Holy See Grateful for Orthodox OK of Papal Visit
Greeks Allow Athens Trip as a Pilgrimage
| 763 hits
VATICAN CITY, MAR. 8, 2001 (Zenit.org).- The Holy See expressed its gratitude to the governing Holy Synod of the Greek Orthodox Church for consenting to the papal pilgrimage to Athens, Greece.
"The decision, which enables the Holy Father to visit the Athens Areopagus, also has ecumenical significance, which corresponds to the Holy Father´s expectations," Vatican spokesman Joaquin Navarro-Valls explained over Vatican Radio.
The Vatican spokesman said no dates have been set for the trip. "We hope to announce soon the realization of this spiritual pilgrimage of the Pope in St. Paul´s footsteps, which has been his wish," he said. "A two-stage trip has already been announced: one to Syria and another to Malta. Now a date will have to be found that could be included in this trip, or independent of it."
Vatican experts have told the Italian press that if the papal pilgrimage to Damascus, Malta and Athens is completed in one, three-stage trip, it could take place from May 5-9.
When he received the news, Archbishop Paul Fouad Tabet, apostolic nuncio in Athens, referred to it as "a historic moment for the Catholic and Orthodox Churches."
According to Eustathios, Metropolitan of Eparta, the Holy Synod of the Greek Orthodox Church decided Wednesday that "it did not want to respond negatively to the wish of the pontificate of Rome, especially because the visit has the character of a pilgrimage."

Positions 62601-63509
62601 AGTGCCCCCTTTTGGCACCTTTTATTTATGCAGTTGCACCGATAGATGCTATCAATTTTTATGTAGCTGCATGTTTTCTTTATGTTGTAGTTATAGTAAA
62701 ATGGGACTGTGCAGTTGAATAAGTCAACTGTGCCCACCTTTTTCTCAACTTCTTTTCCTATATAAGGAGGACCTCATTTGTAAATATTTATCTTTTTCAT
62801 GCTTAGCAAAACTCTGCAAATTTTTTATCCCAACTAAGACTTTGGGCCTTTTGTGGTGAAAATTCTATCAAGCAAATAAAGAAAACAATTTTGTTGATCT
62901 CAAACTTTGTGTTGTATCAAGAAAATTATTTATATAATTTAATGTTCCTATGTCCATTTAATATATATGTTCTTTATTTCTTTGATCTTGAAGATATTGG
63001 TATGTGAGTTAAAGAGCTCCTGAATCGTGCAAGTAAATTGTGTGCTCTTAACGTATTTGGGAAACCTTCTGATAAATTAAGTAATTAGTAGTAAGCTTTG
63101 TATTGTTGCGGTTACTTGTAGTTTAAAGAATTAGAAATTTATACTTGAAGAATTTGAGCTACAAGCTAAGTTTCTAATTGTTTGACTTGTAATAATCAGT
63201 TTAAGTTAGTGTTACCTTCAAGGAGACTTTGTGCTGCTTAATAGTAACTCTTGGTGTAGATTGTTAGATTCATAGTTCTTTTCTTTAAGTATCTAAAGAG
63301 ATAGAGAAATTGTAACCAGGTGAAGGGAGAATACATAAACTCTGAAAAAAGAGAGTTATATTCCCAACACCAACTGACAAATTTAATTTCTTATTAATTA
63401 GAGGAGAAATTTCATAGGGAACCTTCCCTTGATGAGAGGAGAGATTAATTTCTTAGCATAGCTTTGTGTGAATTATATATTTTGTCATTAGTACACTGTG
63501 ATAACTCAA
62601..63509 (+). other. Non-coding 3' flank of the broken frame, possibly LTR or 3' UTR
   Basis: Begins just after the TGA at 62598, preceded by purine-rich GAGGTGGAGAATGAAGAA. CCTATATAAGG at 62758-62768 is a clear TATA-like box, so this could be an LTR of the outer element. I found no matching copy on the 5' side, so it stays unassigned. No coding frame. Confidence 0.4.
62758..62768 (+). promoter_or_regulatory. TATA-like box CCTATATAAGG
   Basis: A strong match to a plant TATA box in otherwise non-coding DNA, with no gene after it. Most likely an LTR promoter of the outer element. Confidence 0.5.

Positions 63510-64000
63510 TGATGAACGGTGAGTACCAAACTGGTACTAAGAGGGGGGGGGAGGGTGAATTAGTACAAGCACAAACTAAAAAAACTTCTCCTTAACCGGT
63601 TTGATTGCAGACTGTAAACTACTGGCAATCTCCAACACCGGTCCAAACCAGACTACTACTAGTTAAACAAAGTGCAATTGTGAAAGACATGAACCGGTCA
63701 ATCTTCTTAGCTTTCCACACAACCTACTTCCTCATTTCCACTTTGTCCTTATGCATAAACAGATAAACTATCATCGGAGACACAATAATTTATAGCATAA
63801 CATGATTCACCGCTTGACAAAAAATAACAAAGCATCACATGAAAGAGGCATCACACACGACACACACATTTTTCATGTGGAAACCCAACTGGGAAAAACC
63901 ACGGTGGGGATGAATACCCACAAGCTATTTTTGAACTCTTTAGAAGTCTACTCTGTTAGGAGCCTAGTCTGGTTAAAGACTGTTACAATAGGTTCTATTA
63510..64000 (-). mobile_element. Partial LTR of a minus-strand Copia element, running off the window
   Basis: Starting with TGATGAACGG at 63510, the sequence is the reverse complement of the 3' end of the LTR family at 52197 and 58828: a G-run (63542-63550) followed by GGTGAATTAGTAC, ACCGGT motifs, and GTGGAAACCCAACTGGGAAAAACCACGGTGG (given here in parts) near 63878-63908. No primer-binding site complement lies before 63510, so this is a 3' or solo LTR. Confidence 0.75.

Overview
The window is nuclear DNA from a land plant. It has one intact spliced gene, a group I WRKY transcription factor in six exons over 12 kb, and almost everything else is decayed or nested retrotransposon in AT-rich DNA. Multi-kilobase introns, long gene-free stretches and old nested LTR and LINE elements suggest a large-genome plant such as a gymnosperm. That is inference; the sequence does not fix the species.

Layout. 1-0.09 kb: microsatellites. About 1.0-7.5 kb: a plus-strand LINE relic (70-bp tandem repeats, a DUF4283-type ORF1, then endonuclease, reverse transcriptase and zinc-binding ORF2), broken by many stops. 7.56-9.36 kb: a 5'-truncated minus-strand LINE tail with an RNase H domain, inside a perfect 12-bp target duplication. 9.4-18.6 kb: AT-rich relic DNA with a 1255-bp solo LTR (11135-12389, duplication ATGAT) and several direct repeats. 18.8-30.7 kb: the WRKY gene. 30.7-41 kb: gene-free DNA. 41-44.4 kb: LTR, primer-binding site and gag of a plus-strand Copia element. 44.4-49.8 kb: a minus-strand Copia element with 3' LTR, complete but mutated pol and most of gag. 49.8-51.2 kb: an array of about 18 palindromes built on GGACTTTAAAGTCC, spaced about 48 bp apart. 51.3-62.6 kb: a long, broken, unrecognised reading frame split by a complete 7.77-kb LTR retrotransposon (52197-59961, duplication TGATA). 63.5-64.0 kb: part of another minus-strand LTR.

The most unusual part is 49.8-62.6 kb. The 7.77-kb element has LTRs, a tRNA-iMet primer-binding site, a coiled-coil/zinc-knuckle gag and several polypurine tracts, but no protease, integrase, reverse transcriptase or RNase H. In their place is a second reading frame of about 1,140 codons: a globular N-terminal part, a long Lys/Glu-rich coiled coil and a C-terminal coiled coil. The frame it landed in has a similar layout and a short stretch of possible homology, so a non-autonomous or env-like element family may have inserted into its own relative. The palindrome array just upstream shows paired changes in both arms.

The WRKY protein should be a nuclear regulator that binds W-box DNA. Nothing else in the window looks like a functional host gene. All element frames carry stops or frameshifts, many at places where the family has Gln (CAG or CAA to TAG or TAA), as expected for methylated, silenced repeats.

Archbishop Tabet sees the decision as a Greek Orthodox option in favor of Christian unity. By "regarding it as a pilgrimage, they have given the visit a profoundly spiritual significance," he said.
Greek President Costis Stefanopoulos officially invited the Pope to Athens when the two met in January. Orthodox Christians represent 99% of the Greek population. There are only about 50,000 Roman Catholics among Greece´s 10.2 million native-born population.
Some liberal clergymen could see the Pope´s presence as helping heal the estrangement between Catholics and Orthodox Christians. But many Greek Orthodox factions hold strong anti-Vatican views and thus oppose the trip.